Commercial ship operators recognize the importance of establishing sustainable port communities to maintain the trading routes that have been established over the centuries. The marine industry is perhaps the most international of the world's industries, serving more than 90 per cent of global trade by carrying huge quantities of cargo cost effectively, cleanly and safely. Increased demand for imports and exports worldwide, together with the need to reducing the industry's environment footprint has resulted in significant changes in the shipping industry.
Shipping is one of the most regulated industries around the world and requires the development of international standards on safety, security and environmental issues where the operation of international vessels worldwide are concerned. The International Maritime Organization is the United Nations specialized agency responsible for improving marine safety and preventing pollution from ships.
Marine Pollution and Discharges
Marine discharges and pollutants are regulated by Transport Canada and Environmental Canada. Legislation provides severe consequences for intentional polluters. A national emergency response framework has been place for several years and requires a dedicated response organization with capability to respond to a pollution incident anywhere on the coast within a prescribed timeframe.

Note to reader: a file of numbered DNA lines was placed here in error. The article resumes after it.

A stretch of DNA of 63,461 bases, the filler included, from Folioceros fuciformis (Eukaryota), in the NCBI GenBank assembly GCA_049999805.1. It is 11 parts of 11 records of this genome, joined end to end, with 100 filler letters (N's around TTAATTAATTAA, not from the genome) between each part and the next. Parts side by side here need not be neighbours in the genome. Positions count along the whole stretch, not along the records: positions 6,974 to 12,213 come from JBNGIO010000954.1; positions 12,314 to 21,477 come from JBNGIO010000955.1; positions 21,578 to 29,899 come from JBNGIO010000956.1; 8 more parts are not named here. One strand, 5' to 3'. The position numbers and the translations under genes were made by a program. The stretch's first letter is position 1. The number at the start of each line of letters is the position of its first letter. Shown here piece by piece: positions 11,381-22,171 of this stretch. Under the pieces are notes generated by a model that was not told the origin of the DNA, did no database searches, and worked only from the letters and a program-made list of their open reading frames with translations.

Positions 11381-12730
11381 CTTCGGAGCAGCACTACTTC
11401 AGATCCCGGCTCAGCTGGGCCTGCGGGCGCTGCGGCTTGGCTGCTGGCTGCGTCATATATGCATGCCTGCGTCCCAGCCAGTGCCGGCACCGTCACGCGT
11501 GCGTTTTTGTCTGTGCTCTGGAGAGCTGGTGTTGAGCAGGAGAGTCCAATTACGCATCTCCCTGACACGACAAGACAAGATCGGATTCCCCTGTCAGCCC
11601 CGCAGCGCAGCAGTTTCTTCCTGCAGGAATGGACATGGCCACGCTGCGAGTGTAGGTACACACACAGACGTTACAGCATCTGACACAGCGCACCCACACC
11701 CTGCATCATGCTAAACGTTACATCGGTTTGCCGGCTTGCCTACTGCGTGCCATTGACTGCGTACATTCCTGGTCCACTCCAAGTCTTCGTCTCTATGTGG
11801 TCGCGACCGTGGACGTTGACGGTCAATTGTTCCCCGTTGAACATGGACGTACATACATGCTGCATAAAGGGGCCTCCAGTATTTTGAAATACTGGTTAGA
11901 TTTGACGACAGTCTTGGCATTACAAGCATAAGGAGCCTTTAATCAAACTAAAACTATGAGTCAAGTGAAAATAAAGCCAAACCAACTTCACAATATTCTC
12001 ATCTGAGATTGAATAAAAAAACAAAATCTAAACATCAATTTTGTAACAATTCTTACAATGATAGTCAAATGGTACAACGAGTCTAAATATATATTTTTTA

For more information on the regulations and the response regime, visit the following links.
The Chamber of Shipping continues to work with Environment Canada and Port Metro Vancouver on air quality issues relating to vessel emissions. Through participation at the International Maritime Organization and regional working groups including Transport Canada, Environment Canada and Metro Vancouver, COS has been pro-active in supporting the development of international standards through the IMO and is supportive of incentive-based programs to encourage emission reductions in the absence of regulation.
Read more about our Air Quality Initiatives.